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Gene Review

RPVgp4  -  M protein

Rinderpest virus (strain Kabete O)

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Disease relevance of RPVgp4

  • Measles-virus proteins in the brain tissue of patients with subacute sclerosing panencephalitis: absence of the M protein [1].
  • Here, extant MV mutants and chimeras were used to determine the role of M protein in the transport of viral glycoproteins and release of progeny virions in polarized epithelial CaCo2 cells [2].
  • These results offer concrete evidence that the M protein of an SSPE virus is functionally different from that of its progenitor acute measles virus [3].
  • Conversely, the Nagahata M protein can bind to the Biken viral nucleocapsids, although this association is not as stable at physiological salt concentration [3].
  • The M protein occurs in the infected cells as two distinct bands, and, as in the case of Sendai virus, one of these two M protein bands represents a phosphorylated form of the other [4].

High impact information on RPVgp4

  • The Nagahata viral M protein is associated with the intracellular viral nucleocapsids and the plasma membrane, whereas the Biken viral M protein is localized mainly in the cytosol [3].
  • The results suggest that in patients with SSPE there is either diminished synthesis of M, or it is not recognized normally by the immune system, and that an abnormality in M protein is involved in the pathogenesis of SSPE [5].
  • P64S and E89K substitutions were responsible for the ability of the M protein to make virus grow efficiently in Vero cells, while the first half of the Edmonston L gene was important for better replication [6].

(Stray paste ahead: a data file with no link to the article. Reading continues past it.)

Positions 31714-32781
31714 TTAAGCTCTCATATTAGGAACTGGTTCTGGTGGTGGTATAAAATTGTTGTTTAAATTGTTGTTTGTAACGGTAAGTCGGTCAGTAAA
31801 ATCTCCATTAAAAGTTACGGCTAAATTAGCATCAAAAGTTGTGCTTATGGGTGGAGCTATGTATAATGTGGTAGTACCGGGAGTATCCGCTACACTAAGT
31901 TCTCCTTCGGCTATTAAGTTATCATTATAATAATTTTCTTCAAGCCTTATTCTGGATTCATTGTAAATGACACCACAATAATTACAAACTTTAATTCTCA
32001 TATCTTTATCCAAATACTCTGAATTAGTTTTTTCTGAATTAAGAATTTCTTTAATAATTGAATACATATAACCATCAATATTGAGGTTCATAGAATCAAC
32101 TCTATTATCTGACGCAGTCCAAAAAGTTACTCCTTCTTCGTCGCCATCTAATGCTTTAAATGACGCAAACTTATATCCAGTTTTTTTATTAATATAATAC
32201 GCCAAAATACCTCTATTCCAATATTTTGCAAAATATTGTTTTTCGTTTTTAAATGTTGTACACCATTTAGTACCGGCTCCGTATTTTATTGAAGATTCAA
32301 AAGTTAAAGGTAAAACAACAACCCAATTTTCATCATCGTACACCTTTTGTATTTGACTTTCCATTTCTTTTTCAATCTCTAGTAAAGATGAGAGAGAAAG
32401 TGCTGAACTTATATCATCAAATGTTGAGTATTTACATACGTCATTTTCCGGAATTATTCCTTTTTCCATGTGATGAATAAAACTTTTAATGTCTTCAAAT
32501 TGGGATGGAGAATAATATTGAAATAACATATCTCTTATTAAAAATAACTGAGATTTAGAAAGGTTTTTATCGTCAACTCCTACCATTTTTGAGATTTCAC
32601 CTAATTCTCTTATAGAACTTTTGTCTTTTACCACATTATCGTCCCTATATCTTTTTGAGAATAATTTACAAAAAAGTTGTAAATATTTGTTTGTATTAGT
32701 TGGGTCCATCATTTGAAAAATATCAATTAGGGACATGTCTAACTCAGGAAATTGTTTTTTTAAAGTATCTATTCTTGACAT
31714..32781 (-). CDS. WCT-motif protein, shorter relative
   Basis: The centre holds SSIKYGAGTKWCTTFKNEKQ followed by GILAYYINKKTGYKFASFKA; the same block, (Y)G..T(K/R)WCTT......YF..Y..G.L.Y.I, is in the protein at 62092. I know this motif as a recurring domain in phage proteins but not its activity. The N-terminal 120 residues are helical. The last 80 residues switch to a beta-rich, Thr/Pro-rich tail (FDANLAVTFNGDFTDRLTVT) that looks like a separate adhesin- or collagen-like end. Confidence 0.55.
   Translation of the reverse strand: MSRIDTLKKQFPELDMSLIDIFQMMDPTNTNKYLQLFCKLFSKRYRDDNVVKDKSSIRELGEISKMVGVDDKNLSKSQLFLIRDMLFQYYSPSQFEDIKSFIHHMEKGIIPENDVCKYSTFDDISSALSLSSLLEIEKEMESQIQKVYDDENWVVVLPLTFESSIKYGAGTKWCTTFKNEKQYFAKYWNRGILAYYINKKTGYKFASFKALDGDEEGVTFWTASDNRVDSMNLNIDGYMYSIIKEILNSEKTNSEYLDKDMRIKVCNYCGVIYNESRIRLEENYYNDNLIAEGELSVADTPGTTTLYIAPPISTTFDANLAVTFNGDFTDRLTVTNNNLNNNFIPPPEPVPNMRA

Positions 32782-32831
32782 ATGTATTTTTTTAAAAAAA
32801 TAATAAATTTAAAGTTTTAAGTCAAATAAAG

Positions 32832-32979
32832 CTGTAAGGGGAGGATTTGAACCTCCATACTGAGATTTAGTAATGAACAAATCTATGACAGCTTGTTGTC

• The long 3' UTR of the M mRNA was shown to have the ability to increase the M protein production, promoting virus replication [7].
  • Whereas the M protein appears dispensable altogether, partial preservation of F-protein function and H-protein function seems to be required, presumably to allow local cell fusion [8].

Biological context of RPVgp4


Anatomical context of RPVgp4


Associations of RPVgp4 with chemical compounds

  • As a result, the Biken virus M protein loses conformation-specific epitopes that are conserved in the M proteins of Nagahata and Edmonston strain acute measles viruses [18].
  • The synthesis of various viral mRNAs in the presence of actinomycin D decreased gradually at similar rates after a shift to 39 degrees C. No specific disappearance of the mRNA coding for the M protein was observed when viral RNAs isolated from the infected cells were compared before and after a shift up by Northern blot analysis [19].
  • The molecular weight (38,670), deduced from the amino acid sequence, is in agreement with the molecular weight of the viral M protein estimated by polyacrylamide gel electrophoresis (39-40 kDa) [20].

Other interactions of RPVgp4

  • However, limited proteolysis has shown that this protein is not a phosphorylated form of the M protein, but appears related to the P protein of measles virus [21].